Grace to Avoid Resignation
I think the last two blogs I wrote a year and a half ago before my unintended and unexpected hiatus from CB dealt with losses my family had suffered. These were the proverbial icing on the cake of two years of challenge and loss.
June 2012 I found me at the beach. The sun was hot and shining bright, but the breezes coming from the ocean kept the days comfortable. The waves beat against the sand in a timeless and roaring rhythm that soothes my soul.
And I was sitting in the living room with my two BFF's, still in our pajamas at 12:00 noon, drinking coffee and lingering over the rich chocolate cheesecake we'd been so naughty to eat for breakfast and were still nibbling on for lunch. Each of these two ladies had been dealt some nasty challenges as well, and we were bonded in suffering and trying to recover.
The question came: What is the difference between *accepting* the Lord's will and *resigning* ourselves to it?
When overwhelming pain and grief or paralyzing fears grip us, our natural reaction is to tamper that emotion. We try to dull it in any way we can, so that we can get by. Kind of like smothering a fire, we shut down emotionally. The problem is that when we tamper that negative emotion, we also tamper our positive emotions.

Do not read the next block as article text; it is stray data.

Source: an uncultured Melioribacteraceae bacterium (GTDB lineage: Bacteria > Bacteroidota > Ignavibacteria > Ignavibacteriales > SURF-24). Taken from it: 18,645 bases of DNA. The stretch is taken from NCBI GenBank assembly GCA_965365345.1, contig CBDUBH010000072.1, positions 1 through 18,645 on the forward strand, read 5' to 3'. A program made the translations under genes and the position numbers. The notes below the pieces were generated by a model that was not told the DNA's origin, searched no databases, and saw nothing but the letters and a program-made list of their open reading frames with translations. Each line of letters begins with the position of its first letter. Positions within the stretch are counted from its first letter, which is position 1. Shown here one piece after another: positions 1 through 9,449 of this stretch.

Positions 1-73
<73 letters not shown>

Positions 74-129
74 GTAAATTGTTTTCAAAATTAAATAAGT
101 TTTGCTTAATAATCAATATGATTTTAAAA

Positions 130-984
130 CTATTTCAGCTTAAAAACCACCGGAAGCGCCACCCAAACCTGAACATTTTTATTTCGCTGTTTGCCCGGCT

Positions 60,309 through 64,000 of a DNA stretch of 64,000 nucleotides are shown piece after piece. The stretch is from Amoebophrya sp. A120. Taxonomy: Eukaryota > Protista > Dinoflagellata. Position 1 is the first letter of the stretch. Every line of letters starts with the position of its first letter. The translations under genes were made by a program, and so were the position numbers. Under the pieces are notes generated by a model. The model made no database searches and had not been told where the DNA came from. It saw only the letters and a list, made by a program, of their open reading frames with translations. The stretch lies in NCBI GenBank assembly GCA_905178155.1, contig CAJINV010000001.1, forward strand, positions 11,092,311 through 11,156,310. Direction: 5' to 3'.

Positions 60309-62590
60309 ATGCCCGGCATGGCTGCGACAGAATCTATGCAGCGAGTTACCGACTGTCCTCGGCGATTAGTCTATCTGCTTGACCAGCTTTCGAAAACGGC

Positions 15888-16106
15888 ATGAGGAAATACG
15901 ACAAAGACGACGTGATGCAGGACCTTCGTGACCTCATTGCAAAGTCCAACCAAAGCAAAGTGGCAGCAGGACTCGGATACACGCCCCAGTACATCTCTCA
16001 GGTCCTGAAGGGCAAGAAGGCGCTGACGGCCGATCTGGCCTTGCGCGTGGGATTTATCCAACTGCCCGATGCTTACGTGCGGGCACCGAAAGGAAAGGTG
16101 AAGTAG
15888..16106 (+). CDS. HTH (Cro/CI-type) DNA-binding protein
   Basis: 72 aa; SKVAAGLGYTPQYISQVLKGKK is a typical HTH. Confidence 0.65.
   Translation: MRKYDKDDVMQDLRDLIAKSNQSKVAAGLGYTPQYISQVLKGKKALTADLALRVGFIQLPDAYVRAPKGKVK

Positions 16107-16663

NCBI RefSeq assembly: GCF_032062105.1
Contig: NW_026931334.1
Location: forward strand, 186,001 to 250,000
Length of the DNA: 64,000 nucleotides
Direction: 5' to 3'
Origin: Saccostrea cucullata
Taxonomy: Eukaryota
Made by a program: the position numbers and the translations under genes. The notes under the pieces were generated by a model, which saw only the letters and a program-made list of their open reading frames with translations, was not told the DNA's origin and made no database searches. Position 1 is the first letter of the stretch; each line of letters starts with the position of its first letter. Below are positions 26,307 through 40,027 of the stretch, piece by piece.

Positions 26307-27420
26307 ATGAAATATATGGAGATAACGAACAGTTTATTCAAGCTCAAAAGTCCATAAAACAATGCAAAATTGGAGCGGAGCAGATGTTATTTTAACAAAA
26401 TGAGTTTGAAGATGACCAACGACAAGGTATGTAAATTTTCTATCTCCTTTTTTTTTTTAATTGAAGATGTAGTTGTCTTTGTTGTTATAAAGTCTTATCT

Smothering a fire deprives it of oxygen necessary to feed the flame. Smothering grief and pain is depriving ourselves of negative emotion so that we don't feed the flame of the pain. But we need oxygen to live. When we deprive ourselves of the "oxygen" of emotion, we also smother our ability to feel positive emotions: joy and love and contentment and peace.
We're numb. We're not fighting the pain anymore, and we're not wrestling with God. We've resigned ourselves that this is the way it's going to be, and we quit embracing life.
This is resignation, and not acceptance. Existing, but not living. Deprived of emotion. Going through the motions. True, it doesn't hurt so bad anymore, but neither does anything feel good.
A whole blog could be written about attempts we make to feel something again. Sometimes we feel a thrill by shopping, and so we turn to shopping too frequently just to feel something. Or food. Or drugs. Or whatever.
James tells us to "Consider it pure joy, my brothers, whenever you face trials of many kinds." The key word is "consider". James does not tell us to "feel" or "express" joy when going through a trial. "Consider" is a mental exercise, and I suspect that is what keeps us from living in resignation and being able to move on to acceptance, and then eventually on our way to "feeling" joy again.